If a business book teaches me something new—and offers a fresh perspective on leadership—then I know it’s a rare find in the category. Nine Lies About Work is just such a book. It’s so thought provoking, I contacted the authors to speak with them directly.
Bestselling leadership author, Marcus Buckingham, and Cisco Vice President of leadership and team intelligence, Ashley Goodall, present data, evidence and insights to debunk many of the myths that surround corporate leadership models.
When it comes to leadership, the authors find that one size does not fit all. No two leaders perform the job in the same way. No leader is perfect. No leader has all the abilities we’d like them to have.
Leaders are simply people with followers and that’s why the authors study followers as closely—if not more so—than the leaders themselves. And when Buckingham and Goodall studied followers, they found one overarching reason people choose to follow a particular leader—a universal observation across corporations, cultures and countries.
We follow leaders who make us feel a little more certain about the future.
“One thing every human on the planet has in common is that we are slightly fearful of the future. We don’t like uncertainty,” Goodall told me. “The barter at the heart of followership is if you—the leader—can reduce my anxiety about the future, then I will follow you.”
Goodall and Buckingham say that excellence is a fear reducer. We follow people who are really good at doing something that matters to us. We follow mastery. As the authors write in the book, “We follow a leader because he is deep in something, and he knows what that something is.”
Steve Jobs wasn’t a perfect leader—nobody is. But he was really good at what mattered to his followers—creating hardware and software that was delightful to use. According to Buckingham, Jobs’ actions throughout his career were consistent with a no compromise approach to design that integrates beauty and technology. Jobs was so deeply invested in that area he was far ahead of his peers or anyone on his team. “Excellence is a beautiful certainty booster,” Buckingham says.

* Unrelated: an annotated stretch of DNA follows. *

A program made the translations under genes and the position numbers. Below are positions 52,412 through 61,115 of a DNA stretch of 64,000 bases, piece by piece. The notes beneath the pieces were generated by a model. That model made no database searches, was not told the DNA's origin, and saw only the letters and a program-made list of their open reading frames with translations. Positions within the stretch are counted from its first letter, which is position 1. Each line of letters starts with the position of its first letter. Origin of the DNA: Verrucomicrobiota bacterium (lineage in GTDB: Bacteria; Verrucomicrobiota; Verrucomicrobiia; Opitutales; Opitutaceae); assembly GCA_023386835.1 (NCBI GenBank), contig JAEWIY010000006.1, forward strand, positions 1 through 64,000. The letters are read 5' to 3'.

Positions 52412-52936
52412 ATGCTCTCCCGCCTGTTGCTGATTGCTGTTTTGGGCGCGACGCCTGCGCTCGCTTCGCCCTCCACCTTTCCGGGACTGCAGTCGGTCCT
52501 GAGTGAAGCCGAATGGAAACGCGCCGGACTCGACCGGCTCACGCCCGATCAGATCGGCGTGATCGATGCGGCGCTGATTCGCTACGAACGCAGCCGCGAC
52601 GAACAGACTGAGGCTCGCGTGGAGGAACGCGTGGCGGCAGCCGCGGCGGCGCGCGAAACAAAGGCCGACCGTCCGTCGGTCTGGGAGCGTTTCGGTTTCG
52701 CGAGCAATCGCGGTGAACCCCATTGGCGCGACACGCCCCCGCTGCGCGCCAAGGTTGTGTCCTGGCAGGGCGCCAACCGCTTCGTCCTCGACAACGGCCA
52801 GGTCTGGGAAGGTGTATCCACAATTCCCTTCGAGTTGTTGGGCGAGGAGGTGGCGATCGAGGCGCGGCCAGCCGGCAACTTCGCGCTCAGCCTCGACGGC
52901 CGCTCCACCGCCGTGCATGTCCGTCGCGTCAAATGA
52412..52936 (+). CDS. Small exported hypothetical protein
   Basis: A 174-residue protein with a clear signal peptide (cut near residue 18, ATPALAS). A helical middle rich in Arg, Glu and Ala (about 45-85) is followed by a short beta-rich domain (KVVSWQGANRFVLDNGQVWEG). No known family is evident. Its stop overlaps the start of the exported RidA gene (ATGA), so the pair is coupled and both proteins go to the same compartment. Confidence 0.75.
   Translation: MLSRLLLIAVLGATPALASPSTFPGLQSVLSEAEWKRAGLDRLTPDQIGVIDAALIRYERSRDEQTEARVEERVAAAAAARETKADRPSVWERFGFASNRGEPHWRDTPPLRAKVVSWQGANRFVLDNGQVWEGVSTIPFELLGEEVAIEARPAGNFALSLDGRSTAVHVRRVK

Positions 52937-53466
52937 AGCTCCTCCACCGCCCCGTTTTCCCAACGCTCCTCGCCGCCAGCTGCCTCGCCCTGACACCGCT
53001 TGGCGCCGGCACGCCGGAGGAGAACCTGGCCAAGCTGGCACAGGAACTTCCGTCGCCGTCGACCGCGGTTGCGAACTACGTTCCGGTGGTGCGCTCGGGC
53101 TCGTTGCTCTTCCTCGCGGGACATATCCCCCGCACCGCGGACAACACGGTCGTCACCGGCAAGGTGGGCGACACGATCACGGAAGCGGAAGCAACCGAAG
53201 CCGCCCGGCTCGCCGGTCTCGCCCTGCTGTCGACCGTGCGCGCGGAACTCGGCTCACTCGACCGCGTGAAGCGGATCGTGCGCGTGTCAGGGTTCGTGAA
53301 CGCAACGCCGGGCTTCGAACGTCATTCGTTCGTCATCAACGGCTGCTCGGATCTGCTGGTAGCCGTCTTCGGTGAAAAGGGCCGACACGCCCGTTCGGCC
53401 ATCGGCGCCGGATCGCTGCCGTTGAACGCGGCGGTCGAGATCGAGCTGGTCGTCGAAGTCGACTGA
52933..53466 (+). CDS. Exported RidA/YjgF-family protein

In Nine Lies About Work, the authors take a deep analysis of Martin Luther King Jr.’s followers to expain King’s attraction. On February 22, 1956, King and eleven of his followers were arrested during the Montgomery bus boycott. A photograph shows all twelve men holding up arrest numbers as part of a mug shot. We don’t know much about the others, but we know that they had one thing in common—they put their faith and safety in a 27-year-old pastor.
Why did they choose King as the one to follow? “What makes us voluntarily place some part of our destiny in the hands of another human being?” the authors ask.
When the local ministers in Montgomery met to select a person to lead the boycott, they weren’t looking for someone with a perfectly balanced set of abstract qualities meant to measure leadership potential. King didn’t present a detailed plan to execute the goal. But they were all staring into a massively uncertain and unpredictable future. King—through his “clarion vision,” rhetoric, unswerving commitment and his personal actions—“helped them see into that future; helped them to perceive, however dimly, what its contours might be, and how they might be a part of it.”
We follow people who excel at what matters to us, leaders who give us certainty in the present and confidence in the future.
There’s no question that there’s a crisis of engagement in workplaces around the world. Buckingham and Goodall cite global studies that show a full 84% of workers are merely “coming to work” and are not fully engaged in the organization’s mission. Those leaders who understand universal human needs will be in the best position to build high-performing teams.
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